The shoulder straps are surprisingly long. One of the main gripes I have with almost all backpacks is that the shoulder straps are too short for me. The most uncomfortable aspect of this is that the buckles that attach the shoulder strap to the webbing that then attaches to the pack ends up on the front of my shoulder or in my armpit. With even light loads this can get uncomfortable. The DryComp Ridge Sack certainly wasn't made specifically for someone my size, but the shoulder straps are much more comfortable than most regular packs in my experience and way better than most small day packs which tend to be even shorter than mid-size packs.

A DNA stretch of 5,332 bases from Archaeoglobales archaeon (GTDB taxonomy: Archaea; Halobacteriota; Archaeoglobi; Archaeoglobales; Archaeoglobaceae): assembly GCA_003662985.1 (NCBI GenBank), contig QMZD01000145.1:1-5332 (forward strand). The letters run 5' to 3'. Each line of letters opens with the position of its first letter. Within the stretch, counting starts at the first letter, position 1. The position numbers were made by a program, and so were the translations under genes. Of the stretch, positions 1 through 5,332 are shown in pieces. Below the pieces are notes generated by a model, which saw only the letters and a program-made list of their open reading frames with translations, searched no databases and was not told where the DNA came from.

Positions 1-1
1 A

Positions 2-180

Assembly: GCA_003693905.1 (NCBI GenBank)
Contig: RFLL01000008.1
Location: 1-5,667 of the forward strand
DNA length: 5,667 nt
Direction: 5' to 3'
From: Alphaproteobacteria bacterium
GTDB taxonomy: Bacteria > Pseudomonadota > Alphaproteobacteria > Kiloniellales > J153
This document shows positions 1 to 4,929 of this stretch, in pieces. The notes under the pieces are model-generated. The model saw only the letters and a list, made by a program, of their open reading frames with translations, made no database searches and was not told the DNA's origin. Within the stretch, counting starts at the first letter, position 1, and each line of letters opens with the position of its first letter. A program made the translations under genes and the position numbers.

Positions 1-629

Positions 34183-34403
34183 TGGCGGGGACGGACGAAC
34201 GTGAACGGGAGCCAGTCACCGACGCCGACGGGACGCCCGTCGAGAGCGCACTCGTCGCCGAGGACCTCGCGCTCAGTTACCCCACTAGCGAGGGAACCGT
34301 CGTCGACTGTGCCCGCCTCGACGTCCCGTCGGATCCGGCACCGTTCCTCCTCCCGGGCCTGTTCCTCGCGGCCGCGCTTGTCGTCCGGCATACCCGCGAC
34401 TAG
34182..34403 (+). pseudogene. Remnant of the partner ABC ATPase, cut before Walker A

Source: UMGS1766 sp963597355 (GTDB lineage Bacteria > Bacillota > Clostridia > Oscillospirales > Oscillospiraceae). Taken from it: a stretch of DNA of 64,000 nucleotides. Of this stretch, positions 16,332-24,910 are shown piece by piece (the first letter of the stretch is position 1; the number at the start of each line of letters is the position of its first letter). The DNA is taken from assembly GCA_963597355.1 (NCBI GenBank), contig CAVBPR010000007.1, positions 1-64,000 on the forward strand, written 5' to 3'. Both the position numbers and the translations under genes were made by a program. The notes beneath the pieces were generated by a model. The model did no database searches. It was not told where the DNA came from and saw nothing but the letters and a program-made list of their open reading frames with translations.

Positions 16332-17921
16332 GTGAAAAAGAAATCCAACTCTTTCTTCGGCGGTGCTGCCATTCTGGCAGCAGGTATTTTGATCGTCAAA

The DryComp Ridge Sack has a big mesh pouch on the back for wet stuff. There's a bungee on top of that for even more external attachment options. There are side compression straps to cinch down the load. The hardware is pretty beefy. I imagine the pack could easily be lightened up even further with smaller/lighter buckles and toggles. Durability appears to be a strength at this point. As someone used to silnylon and featherweight fabrics in packs, this seems like it can take some abuse. I'm pretty gentle with my gear so I don't plan on throwing it down a ravine or anything like that, but it definitely doesn't appear to need to be babied. One curious addition to the feature set is the inclusion of dual ice axe loops with retention cords. Maybe waterfall climbers could make use of these and this would actually make a decent pack for that, but it's odd to see mountaineering features like this on a pack of this type. Maybe OR envisions it getting use as a summit pack?